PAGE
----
Everything You Need to Know About The “KRACK” WiFi Weakness

Everything You Need to Know About The “KRACK” WiFi Weakness

A major security WiFi security weakness has been detected. The flaw belongs to the WPA2 protocol, the authentication process that secures all modern protected WiFi networks. So, chances are, you’re affected – the bug affects any WiFi enabled device: your smartphone, laptop, smart TV and even your eBook reader.

What Is The “Krack” WiFi Weakness

The reason this discovery is so concerning is because it is a problem with WiFi itself, not a specific piece of hardware or network. The flaw is found in the connection between a router and a device. If this process is compromised, attackers can exploit it. Specifically, attackers use a technique known as Key Reinstallation Attacks (KRACKS) to read information that was assumed to be safely encrypted.

What Attackers Can and Can’t Do

So what can an attacker actually do? Using this technique, an attacker can steal sensitive data. This includes everything from credit card numbers, passwords, emails, to photos and chat messages. Attackers can even put your device at risk through slipping malware into legitimate websites, depending on the network configuration.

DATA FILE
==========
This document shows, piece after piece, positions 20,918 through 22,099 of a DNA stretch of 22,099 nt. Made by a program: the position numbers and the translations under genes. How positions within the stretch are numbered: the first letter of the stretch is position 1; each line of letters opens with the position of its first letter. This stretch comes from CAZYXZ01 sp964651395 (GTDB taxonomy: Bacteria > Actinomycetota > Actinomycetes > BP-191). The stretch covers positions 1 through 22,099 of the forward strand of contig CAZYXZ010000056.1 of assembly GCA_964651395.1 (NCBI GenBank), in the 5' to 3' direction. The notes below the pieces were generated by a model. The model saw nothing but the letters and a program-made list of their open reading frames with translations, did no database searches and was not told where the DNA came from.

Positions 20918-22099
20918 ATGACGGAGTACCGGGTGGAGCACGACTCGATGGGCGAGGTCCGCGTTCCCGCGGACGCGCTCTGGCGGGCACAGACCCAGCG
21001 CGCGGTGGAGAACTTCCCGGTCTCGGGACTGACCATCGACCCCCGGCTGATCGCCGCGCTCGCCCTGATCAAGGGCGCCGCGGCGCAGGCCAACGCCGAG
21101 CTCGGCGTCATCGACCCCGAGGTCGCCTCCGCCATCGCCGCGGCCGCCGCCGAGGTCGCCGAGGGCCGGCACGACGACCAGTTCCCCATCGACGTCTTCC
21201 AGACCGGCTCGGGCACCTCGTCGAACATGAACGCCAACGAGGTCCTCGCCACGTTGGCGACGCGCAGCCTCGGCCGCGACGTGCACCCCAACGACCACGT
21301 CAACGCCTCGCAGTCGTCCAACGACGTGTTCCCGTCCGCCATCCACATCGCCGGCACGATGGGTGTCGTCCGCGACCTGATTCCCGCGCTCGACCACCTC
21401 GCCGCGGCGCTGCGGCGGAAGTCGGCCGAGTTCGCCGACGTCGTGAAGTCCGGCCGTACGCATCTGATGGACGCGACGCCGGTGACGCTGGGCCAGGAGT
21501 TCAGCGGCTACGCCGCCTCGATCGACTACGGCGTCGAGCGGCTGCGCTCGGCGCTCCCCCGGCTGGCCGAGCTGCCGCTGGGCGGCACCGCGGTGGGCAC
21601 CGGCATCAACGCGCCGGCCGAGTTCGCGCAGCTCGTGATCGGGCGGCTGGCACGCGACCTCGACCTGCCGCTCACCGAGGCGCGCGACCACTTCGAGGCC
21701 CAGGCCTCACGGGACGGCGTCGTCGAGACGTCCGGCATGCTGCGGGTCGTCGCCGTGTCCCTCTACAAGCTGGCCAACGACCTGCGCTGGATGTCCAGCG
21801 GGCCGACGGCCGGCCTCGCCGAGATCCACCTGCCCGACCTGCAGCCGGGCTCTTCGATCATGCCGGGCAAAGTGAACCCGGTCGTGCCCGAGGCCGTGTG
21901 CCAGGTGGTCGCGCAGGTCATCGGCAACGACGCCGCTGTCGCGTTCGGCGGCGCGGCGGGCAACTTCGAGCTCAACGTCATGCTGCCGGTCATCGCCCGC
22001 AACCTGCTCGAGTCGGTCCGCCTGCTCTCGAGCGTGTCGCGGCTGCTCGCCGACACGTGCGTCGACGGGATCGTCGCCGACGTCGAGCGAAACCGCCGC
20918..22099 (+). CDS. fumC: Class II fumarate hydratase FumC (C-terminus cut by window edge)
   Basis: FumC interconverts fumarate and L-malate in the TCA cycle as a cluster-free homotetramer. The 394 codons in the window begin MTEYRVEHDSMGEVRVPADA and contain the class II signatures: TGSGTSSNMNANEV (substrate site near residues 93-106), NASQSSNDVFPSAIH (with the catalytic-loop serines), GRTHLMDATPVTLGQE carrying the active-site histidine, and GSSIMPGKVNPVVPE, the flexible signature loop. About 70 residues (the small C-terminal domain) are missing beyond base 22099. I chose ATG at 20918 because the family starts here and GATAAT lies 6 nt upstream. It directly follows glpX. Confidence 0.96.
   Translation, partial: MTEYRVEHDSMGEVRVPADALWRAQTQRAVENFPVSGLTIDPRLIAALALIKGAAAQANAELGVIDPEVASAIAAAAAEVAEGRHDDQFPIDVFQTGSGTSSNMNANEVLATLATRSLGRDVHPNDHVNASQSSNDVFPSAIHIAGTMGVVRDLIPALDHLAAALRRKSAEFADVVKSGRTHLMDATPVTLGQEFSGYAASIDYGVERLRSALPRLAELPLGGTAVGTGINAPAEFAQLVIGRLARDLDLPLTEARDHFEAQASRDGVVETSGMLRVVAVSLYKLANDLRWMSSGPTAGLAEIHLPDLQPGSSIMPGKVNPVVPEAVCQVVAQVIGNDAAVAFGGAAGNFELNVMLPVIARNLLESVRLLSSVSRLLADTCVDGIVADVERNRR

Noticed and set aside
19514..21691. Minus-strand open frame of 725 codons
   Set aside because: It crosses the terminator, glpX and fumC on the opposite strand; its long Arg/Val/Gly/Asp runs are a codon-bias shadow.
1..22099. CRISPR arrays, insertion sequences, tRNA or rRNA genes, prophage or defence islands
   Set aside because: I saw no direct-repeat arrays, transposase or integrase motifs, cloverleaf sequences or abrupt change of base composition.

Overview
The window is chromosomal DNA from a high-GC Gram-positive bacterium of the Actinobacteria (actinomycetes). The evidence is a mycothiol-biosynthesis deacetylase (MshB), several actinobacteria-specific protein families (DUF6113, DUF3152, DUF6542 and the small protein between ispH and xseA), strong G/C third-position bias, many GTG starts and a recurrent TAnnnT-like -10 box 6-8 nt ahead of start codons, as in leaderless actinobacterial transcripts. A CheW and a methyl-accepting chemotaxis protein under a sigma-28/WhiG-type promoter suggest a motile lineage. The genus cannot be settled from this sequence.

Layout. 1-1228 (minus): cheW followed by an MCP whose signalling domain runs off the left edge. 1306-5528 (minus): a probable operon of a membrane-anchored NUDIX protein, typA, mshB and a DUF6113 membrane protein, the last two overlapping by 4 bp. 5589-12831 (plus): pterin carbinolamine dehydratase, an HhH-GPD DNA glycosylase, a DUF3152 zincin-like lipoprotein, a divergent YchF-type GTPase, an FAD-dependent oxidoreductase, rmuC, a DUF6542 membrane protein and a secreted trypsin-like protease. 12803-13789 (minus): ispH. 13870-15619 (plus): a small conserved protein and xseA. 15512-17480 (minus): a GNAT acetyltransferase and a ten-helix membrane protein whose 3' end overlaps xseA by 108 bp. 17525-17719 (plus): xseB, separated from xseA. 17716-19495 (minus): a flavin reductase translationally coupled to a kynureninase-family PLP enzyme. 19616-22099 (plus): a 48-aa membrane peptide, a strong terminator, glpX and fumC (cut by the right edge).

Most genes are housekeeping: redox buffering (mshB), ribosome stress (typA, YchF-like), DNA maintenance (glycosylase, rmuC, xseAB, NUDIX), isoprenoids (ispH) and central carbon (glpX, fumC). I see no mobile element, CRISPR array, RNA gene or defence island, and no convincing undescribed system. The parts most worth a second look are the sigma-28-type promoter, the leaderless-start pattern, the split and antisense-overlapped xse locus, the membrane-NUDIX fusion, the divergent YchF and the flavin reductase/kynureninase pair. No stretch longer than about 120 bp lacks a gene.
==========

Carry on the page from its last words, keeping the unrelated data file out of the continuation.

How Can I Protect Myself?

The good news is that an attacker needs to be within range of your WiFi connection, meaning an attack would likely need to be pre-planned and specifically targeted. This significantly reduces the chance of your data being stolen, as attackers from other parts of the world are not able to intercept your connection.

Most devices can be protected with a simple software update. Microsoft has already released a patch for Windows that will fix the WPA2 flaw. And Apple will be releasing an update in the next few weeks. If you’re still concerned about the issue, check out our E-Safety Guide which gives more information about internet security.

If you’re really worried, you may want to consider using an ethernet cable for your essential devices. Using an ethernet cable turns off the wireless function, therefore protecting your connection from being intercepted.

Using Public WiFi

It is important to be aware that public WiFi connections might not be protected. The IT departments of major companies and local governments will already be working to fix this issue. However, smaller establishments may not be there yet. So, keep this in mind when connecting to public WiFi networks. You may prefer to use your data allowance.

The WiFi Alliance

The Wi-Fi Alliance is a non-profit organisation that defines the standards of WiFi technologies, including security. They have stated that computer users should not panic. There is no evidence to suggest this vulnerability has been exploited maliciously, and steps are being taken to ensure users can rely on their WiFi connection’s strong security protections.

Ever wondered how WiFi actually works? Check out our recent article  WiFi: How Does It Work? And Is It Dangerous? – to find out!